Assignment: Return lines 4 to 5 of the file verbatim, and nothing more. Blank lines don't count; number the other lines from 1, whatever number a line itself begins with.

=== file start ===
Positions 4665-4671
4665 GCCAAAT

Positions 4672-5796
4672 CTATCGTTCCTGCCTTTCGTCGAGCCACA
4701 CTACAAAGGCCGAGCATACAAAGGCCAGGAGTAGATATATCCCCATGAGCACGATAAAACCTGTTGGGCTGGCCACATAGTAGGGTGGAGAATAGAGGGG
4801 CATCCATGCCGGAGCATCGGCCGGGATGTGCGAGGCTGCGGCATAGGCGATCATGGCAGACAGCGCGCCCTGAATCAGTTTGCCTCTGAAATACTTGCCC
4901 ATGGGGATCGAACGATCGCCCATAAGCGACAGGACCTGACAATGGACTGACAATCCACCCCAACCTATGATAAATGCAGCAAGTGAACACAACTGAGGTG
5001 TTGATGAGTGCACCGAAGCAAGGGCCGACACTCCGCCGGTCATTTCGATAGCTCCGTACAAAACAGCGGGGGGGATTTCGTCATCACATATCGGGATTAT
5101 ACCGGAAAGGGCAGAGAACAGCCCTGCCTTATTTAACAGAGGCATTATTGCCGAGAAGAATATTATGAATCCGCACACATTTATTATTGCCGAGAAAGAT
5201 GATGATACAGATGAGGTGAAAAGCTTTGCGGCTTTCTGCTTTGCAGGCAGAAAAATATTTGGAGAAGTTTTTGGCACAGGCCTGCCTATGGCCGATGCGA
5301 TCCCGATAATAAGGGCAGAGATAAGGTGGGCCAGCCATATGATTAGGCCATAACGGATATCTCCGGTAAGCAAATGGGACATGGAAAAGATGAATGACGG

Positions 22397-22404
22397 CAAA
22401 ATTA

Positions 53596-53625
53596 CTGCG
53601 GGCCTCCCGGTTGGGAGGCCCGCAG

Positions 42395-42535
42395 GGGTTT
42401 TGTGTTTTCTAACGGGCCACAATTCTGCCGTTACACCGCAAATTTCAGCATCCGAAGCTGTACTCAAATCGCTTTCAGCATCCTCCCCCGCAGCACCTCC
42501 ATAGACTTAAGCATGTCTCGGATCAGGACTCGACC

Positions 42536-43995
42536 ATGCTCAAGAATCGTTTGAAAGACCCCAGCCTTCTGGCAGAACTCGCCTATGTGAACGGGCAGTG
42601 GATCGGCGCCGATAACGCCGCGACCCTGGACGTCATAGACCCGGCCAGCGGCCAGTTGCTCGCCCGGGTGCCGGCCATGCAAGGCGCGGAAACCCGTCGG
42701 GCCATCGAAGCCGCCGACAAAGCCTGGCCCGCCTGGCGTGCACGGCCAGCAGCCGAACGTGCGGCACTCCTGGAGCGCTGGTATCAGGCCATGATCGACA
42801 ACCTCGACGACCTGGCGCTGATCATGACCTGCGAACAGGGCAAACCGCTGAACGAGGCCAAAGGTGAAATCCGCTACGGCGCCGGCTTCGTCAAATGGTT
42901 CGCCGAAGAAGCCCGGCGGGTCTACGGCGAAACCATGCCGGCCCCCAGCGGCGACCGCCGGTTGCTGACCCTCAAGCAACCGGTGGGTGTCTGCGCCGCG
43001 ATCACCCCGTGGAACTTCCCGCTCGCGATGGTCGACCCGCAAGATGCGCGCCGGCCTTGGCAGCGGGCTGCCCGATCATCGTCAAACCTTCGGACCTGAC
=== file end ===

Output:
4672 CTATCGTTCCTGCCTTTCGTCGAGCCACA
4701 CTACAAAGGCCGAGCATACAAAGGCCAGGAGTAGATATATCCCCATGAGCACGATAAAACCTGTTGGGCTGGCCACATAGTAGGGTGGAGAATAGAGGGG